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HEPATITIS C VIRUS INFECTION

Introduction and Epidemiology

HCV is one of the main causes of chronic liver disease, cirrhosis, and hepatocellular carcinoma worldwide.37 Between 6.8 and 8.9 million adults are estimated to be HCV seropositive in LA (Figure 2).39 The estimated HCV infection prevalence in adults is 2% to 2.5% in Brazil and Argentina, 1.4% in Mexico and Venezuela, 2% to 2.9% in Peru, and 2.3% in Puerto Rico.39,40

FIGURE 2

FIGURE 2

In general, the risk factors for HCV are like HBV. HCV transmission risk in travelers is thought to be low, but there is a paucity of data regarding travel-associated HCV acquisition.41-43 The magnitude of the risk will depend on the prevalence of HCV in the destination country and the presence of risky behaviors, which are more common during travel.44 LA has been proactive in screening the blood supply and minimizing the risk of transfusion transmission. Because Intravenous drug use (IDU) is less common in LA compared with the United States and Europe, other risk factors play a major role in HCV transmission. The suspected risk factors are nosocomial infections, non-IDU injections, such as vitamin shots, inadequate needle disposal, dental procedures, tattooing and other procedures, that involve contact with infected blood (eg, cosmetic procedures).39 Transmission of HCV from a viremic donor is almost universal.45 There is frequently an option to allocate organs from an HCV positive donor to an HCV-positive recipient. All-oral direct-acting antiviral agents are highly effective at treating HCV in SOT candidates and recipients. Use of organs from HCV viremic donors to HCV-negative recipients is now a consideration with the availability of these highly effective treatments, thus potentially expanding the donor pool.46,47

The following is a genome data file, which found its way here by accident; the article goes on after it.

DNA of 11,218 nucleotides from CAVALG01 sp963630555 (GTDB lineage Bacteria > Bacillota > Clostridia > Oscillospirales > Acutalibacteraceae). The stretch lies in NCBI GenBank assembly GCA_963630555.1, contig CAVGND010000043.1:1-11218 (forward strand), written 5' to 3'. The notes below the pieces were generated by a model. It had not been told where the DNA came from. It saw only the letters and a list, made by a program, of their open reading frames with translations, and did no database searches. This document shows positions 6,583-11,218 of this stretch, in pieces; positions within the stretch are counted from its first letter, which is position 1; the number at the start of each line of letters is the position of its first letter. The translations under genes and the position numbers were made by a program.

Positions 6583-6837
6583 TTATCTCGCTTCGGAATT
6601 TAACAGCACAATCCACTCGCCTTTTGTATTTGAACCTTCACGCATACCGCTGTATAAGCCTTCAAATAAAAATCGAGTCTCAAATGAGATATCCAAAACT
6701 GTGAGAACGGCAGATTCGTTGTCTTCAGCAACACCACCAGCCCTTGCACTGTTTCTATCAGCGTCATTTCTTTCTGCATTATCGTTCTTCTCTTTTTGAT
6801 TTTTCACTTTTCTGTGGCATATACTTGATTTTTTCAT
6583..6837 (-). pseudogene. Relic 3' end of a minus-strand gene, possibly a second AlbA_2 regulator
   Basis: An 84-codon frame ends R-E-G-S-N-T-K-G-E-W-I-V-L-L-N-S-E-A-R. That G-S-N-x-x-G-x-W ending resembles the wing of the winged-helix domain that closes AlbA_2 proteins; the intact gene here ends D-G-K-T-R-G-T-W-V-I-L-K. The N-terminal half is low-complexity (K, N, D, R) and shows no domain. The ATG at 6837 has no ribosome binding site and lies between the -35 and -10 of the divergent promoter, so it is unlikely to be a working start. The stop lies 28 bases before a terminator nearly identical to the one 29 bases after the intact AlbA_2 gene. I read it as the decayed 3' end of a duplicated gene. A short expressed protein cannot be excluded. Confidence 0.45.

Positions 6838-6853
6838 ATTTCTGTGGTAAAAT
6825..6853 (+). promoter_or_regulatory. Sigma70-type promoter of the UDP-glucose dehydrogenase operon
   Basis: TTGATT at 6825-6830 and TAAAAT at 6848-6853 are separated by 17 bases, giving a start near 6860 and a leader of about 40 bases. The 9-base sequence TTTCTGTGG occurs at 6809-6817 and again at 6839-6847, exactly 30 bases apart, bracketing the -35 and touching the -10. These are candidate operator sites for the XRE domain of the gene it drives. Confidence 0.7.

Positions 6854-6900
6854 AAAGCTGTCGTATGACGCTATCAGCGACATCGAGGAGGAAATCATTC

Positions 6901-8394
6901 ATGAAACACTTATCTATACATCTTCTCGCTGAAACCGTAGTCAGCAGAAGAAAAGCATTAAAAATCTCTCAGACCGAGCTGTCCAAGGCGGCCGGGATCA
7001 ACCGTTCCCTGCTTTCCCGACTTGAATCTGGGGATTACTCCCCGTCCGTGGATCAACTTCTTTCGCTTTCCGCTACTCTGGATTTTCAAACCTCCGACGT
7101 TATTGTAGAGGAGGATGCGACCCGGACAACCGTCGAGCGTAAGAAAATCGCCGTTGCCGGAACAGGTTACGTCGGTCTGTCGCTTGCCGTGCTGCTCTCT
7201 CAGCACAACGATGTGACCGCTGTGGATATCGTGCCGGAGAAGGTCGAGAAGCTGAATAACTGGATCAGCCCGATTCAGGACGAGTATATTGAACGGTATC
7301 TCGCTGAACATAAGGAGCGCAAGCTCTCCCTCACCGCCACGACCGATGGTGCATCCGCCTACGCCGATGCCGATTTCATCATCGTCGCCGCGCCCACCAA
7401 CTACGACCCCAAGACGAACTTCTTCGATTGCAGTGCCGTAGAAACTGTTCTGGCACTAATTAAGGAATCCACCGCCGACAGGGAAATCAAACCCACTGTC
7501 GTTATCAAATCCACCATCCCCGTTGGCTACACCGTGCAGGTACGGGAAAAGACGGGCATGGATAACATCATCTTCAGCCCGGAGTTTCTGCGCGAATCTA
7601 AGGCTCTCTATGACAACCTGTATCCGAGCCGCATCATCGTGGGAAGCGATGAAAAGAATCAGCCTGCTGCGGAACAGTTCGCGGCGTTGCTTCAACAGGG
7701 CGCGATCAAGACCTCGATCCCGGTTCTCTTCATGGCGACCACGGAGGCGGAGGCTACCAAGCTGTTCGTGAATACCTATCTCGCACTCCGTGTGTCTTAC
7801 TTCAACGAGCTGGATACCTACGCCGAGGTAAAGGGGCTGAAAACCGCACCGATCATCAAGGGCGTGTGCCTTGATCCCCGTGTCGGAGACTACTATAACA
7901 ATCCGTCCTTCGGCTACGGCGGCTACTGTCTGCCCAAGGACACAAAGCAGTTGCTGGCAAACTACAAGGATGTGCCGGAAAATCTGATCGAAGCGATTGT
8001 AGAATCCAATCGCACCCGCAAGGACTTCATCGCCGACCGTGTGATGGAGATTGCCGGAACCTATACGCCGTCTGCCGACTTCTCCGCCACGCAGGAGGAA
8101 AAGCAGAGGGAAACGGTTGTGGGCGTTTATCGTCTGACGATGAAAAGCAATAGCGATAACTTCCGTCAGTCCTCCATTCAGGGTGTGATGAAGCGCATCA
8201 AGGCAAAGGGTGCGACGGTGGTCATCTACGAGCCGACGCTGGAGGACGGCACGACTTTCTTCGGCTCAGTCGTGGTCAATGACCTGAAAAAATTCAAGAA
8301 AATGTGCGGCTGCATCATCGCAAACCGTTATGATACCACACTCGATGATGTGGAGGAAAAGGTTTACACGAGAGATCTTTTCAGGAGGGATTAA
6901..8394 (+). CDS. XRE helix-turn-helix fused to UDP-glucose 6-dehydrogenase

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Prevention

Because there is no HCV vaccine, prevention relies on education and avoidance of high-risk exposures. Travelers should be counseled on avoiding contact with nonsterile needles, syringes, cosmetic and tattoo procedures, or other risky behaviors.12 Potential donors who test positive for HCV antibody with negative NAT testing may be appropriate for donation. “Eclipse phase” (preceding appearance of detectable viremia) and “window period” transmissions (viremia before development of serologic response) still exist.47,48

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HEPATITIS D VIRUS INFECTION

Introduction and Epidemiology

HDV is a small, defective RNA virus that requires preexisting or concurrent infection with HBV because it uses HBsAg as its own virion coat. There are 8 genotypes of HDV with different geographical distribution and different degrees of liver disease.30 Coinfection is associated with a greater risk of acute liver failure but lower risk of chronic infection (1-3%). HDV superinfection is associated with a high risk of chronic HDV liver disease (70-80%).49-52

The distribution of HDV parallels HBV infection, although with different prevalence rates. LA is an area of intermediate HDV endemicity. There are some data on severe and fatal acute and chronic hepatitis D among indigenous people of Venezuela, Colombia, Brazil, and Peru, areas with high chronic HDV infection rates.51,53 In Brazil, 76.3% of 1812 cases of HDV recorded in 1999 to 2010 occurred in the northern region of the country, 69.5% of them in the age range 20 to 49 years.8 In this region, the proportion of anti-HDV in HBsAg carriers reaches 32%. In 4 Colombian areas, the prevalence of HBsAg was 5.66%, and 5.2% of the HBV carriers were positive for anti-HDV.52 Risk factors for HDV are like HBV. HDV infection should be considered in all HBsAg carriers with unexplained elevation in liver enzymes. Patients should be tested for HDV via anti-HDV (IgG or IgM) antibodies.4 Interferon-based therapies remain the only treatment option of the hepatitis delta. The beneficiary effects of the interferon-based therapies, however, stop frequently with termination of the given therapy, relapse rate is very high, and the efficiency does not exceed 30%. The main goal of the current treatments is clearance of HBsAg.54